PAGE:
Pension task force gives final recommendation

Board suggests property tax or sales tax increase

Published On: Mar 06 2014 03:20:38 PM EST   Updated On: Mar 06 2014 07:49:04 PM EST
JACKSONVILLE, Fla. -

It looks like new taxes will be the way to solve Jacksonville's pension mess.

The city's retirement task force made that clear last week while looking at ways to pay off the $1.7 billion deficit.

In its final meeting Thursday, the board put its finishing touches on the report and recommendations for a property tax or sales tax increase.

Ultimately, the City Council and voters will decide whether to raise taxes.

The final report includes how the board says the city should pay to bring the pension debt into line. The primary recommendation going to council include having the city use a discretionary sales tax, a half-cent tax that would raise $68 million.

DOCUMENTS: Task Force executive summary | Final draft report

To get there is complicated. Property taxes would go up, increasing by a mil. That would generate $68 million a year.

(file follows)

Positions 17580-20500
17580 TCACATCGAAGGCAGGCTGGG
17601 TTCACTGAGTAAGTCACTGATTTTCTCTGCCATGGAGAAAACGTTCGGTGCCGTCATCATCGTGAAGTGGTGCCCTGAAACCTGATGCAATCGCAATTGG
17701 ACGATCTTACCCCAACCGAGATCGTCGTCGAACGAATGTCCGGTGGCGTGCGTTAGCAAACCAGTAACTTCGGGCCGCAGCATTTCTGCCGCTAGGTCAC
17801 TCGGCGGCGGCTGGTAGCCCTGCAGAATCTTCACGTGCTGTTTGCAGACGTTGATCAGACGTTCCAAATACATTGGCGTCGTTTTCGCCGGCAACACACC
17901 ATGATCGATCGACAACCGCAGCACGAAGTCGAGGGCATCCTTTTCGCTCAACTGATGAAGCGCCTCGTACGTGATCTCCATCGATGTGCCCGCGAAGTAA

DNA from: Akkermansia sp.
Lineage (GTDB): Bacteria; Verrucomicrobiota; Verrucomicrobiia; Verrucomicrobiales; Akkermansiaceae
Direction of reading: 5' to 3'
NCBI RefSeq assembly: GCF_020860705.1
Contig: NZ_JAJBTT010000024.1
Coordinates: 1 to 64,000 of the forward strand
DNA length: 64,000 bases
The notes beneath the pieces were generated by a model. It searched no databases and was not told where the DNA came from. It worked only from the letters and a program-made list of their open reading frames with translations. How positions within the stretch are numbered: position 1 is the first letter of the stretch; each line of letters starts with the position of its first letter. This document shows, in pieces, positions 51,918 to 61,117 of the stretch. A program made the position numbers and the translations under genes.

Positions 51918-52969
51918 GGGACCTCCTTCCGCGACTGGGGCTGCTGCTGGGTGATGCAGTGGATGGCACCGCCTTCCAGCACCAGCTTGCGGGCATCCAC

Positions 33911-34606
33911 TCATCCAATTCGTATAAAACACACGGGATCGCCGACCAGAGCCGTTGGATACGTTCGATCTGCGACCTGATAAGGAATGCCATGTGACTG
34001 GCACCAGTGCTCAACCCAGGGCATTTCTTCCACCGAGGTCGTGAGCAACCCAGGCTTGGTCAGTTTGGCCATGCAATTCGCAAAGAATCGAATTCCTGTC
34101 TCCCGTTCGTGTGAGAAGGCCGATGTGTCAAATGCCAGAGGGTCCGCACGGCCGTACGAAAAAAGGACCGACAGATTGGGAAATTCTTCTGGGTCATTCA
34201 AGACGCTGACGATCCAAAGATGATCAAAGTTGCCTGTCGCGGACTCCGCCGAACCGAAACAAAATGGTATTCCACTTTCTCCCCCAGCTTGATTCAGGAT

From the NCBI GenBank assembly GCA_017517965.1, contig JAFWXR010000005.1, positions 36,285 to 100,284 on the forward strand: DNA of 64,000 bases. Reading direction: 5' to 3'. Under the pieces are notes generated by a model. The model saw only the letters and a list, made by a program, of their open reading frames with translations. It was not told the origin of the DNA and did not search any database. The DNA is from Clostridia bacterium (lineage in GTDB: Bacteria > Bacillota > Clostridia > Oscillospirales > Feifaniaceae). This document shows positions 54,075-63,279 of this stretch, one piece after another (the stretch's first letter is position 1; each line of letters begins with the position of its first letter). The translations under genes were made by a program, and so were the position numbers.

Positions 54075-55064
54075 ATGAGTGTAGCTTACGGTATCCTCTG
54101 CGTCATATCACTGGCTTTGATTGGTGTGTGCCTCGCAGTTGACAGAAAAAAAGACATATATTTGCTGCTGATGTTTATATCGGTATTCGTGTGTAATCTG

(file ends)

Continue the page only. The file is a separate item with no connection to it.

Then in November's election, voters would have a choice on whether they prefer the sales tax or property tax increase.

"If we end up where we are at the moment, it's the preferred option of the board with the sales surtax," task force chairman Bill Scheu said.

He said the tax also involves changing the layout of the pension system. For example, new city employees could retire at age 62, or 30 years of service. They would contribute 10 percent.

Current employees would also have to pay more into their plans, but not at first. They would pay 7-8 percent, then 10 percent after being given a salary increase to make up for recent pay cuts.

Mayor Alvin Brown said while that may be the main recommendation, he does not support a tax increase. He said that's not the only option. He still believes JEA money should be used. And even though the draft report is out there, the mayor has not read it.

"I got to look at their recommendation, but I think there is a way to get there by working with our stakeholders who have a lot invested in this issue," Brown said. "So I want see what the report says, and we will go through it."